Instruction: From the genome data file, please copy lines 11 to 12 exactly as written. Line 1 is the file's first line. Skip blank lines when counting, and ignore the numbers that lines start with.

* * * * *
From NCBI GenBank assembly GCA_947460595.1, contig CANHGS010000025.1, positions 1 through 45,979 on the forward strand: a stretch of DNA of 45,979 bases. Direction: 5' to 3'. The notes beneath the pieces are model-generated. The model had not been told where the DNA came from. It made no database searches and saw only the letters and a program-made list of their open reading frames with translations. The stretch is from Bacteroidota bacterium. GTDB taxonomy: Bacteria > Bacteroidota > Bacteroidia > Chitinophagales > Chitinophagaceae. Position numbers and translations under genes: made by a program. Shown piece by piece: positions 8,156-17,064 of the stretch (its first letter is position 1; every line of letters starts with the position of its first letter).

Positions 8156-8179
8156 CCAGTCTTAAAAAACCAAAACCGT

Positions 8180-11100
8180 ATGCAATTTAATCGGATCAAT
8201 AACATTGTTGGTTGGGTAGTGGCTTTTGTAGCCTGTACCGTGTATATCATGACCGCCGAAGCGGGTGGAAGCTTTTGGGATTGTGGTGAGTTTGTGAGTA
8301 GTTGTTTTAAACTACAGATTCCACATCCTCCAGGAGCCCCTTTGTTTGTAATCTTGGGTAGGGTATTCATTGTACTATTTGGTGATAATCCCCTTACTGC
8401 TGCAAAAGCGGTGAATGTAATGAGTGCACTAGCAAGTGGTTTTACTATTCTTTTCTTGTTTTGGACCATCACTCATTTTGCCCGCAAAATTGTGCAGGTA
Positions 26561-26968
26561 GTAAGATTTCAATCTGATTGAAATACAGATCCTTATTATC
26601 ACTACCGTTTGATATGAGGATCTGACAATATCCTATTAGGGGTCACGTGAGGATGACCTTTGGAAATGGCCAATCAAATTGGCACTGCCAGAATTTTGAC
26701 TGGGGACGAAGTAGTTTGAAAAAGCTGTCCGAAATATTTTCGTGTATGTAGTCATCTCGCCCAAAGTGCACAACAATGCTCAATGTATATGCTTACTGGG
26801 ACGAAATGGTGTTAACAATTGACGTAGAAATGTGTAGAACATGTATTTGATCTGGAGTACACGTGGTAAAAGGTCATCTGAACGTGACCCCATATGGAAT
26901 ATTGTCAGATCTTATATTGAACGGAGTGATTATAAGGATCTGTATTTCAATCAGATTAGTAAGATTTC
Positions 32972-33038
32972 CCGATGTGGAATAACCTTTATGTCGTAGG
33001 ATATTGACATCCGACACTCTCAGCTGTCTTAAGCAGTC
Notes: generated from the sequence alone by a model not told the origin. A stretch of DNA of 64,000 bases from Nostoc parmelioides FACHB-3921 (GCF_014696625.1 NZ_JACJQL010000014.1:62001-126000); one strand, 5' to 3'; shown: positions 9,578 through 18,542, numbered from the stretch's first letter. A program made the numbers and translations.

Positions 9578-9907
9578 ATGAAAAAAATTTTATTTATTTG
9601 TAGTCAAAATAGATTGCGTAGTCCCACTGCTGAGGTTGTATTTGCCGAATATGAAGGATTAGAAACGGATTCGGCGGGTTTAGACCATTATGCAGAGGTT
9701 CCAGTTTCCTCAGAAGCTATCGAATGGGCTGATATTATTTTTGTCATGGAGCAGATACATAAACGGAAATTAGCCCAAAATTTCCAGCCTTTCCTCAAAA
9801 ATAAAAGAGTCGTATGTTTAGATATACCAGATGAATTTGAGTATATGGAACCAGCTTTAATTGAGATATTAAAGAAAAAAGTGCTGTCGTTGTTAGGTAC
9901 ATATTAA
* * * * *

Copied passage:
26601 ACTACCGTTTGATATGAGGATCTGACAATATCCTATTAGGGGTCACGTGAGGATGACCTTTGGAAATGGCCAATCAAATTGGCACTGCCAGAATTTTGAC
26701 TGGGGACGAAGTAGTTTGAAAAAGCTGTCCGAAATATTTTCGTGTATGTAGTCATCTCGCCCAAAGTGCACAACAATGCTCAATGTATATGCTTACTGGG